Tyran Jones completed a Bachelor of Engineering and worked in that capacity, before returning to the family farm. Tyran holds a number of industry leadership positions. He is the President of the United Dairyfarmers of Victoria (UDV) and a Member of the Australian Dairy Farmers (ADF) National Council.
In addition to these advocacy roles, Tyran was a Director of The Geoffrey Gardiner Foundation, Chair of GippsDairy, and is currently a member of the industry Steering Committees which oversee critical research, development and extension (R,D & E) national programs.
Tyran is a partner in a Victorian dairy farm and is a strong advocate for agricultural innovation. He believes that the sector needs to focus on driving a profitable, growing, industry. His vision sets bold targets and mechanisms for increasing returns on assets, growing milk production, embracing new tools and technologies, and establishing Australia’s position as a key global dairy exporter.
What is one of your fondest memories growing up on your family dairy farm?
I’ve always loved feeding calves and looking after them as they grow up. Just being outside all the time with the animals, machinery and lots of room to move around remains a fond childhood memory of mine.
How has your engineering degree supported your skill set as a dairy farmer?
The degree has provided me with good, basic training for objective assessment and logical thought processes for assessing issues that arise. In other words, it’s provided a good filter for sensible decision making.
What unique qualities do you believe you have as an industry leader, and how do you think these will compliment the ADF Board?
Having grown up on a dairy farm, with a long history in the industry working in Regional Development Programs (RDPs), and research and development projects with Dairy Australia for the last 10-12 years, I have a good understanding of the structures of the industry. I also have an accurate grasp on farmer issues – particularly around profitability and practical decision-making – and I feel I understand the industry from top-to-bottom fairly well.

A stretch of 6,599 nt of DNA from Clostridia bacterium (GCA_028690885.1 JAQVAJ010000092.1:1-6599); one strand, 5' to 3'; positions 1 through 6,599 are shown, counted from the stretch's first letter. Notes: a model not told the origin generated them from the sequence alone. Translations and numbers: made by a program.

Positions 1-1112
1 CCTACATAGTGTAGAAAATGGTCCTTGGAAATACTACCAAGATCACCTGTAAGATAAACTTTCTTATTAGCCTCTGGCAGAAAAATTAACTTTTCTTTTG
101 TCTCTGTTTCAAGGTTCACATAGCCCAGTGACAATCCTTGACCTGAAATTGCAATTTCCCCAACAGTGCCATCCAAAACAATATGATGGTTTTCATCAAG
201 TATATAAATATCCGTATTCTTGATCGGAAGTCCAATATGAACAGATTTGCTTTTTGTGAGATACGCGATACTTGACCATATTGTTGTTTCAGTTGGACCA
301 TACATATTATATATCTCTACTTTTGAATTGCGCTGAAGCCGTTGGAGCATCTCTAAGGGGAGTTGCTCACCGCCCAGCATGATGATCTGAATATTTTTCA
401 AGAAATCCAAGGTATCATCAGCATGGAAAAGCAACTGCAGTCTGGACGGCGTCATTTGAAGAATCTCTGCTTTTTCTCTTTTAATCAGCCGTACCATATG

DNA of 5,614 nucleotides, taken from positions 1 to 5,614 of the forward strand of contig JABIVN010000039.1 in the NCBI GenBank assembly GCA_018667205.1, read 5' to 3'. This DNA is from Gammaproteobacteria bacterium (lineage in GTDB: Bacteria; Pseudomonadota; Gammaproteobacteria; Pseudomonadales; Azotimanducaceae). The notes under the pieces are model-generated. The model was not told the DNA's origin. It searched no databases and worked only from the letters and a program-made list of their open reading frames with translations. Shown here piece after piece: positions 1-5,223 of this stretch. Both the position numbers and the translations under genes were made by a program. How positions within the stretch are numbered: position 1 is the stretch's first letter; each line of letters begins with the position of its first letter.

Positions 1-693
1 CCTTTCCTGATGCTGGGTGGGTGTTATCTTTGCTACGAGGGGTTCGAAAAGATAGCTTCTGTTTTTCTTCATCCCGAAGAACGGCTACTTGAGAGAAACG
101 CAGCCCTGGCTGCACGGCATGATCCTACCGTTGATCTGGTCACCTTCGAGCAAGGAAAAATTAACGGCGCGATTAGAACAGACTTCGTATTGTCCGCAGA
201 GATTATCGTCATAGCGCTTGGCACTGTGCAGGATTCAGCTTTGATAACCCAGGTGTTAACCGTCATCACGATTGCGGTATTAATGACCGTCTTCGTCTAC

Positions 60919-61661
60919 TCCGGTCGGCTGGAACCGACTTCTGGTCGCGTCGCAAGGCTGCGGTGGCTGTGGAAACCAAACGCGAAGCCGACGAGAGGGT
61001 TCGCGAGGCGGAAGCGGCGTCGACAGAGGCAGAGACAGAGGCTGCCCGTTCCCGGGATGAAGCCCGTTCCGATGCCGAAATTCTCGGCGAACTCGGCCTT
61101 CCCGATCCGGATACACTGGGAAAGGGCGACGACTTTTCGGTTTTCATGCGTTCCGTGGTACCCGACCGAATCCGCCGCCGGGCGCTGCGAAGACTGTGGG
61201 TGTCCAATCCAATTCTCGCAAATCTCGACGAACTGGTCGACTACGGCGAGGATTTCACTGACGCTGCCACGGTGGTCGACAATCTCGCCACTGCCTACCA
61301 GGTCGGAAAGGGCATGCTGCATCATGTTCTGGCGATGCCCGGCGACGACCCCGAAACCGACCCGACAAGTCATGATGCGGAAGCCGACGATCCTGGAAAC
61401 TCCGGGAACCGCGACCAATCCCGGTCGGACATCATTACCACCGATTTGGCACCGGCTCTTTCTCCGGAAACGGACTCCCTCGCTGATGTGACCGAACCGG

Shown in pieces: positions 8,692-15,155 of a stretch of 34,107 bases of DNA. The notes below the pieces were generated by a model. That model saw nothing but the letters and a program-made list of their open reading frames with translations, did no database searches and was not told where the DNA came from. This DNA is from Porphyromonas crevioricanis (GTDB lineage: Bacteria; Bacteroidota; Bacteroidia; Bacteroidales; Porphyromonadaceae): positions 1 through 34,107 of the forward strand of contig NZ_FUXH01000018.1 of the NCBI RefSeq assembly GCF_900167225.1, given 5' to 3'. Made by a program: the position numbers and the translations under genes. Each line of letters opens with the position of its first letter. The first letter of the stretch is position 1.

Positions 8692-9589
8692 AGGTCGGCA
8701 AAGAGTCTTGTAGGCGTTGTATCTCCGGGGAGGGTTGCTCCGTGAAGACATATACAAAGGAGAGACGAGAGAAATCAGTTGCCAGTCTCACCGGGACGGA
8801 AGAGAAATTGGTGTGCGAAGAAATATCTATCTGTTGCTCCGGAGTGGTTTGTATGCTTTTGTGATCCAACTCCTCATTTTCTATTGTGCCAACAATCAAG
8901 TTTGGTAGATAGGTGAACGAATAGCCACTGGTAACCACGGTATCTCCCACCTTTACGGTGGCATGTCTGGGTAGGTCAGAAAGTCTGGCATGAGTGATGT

Part of your vision is to embrace new tools and technologies, what actions are involved in being an advocate for agricultural innovation?
We need to always, always, always place the opportunity for farmers to make milk more efficiently and more cost-effectively first. If it means we’ve got to advocate for other parts of the industry to change – such as consumers – then that’s what we need to do.
We need to tackle these technological hurdles head on, and this is absolutely the case for the bio-tech area which may offer some significant gains for farm profitability over the longer-term.
What’s one policy issue you would like to see positively resolved next year?
I would like to see genetically modified (GM) grass approved through testing and in a position where the industry as a whole, right across the supply chain, is backing the introduction of GM ryegrass. It has the potential to increase profitability and at the same time, reduce our environmental footprint. We need to be vocal and strategic about it, and to not shy away from having these debates.
Many dairy farmers know you are very proactive in the advocacy space, however can you tell us something about you we may not know?
When I have time off (and if you look at my Twitter picture), you will see that I like to ski when I’m not dairy farming, at Mount Hotham or in Canada.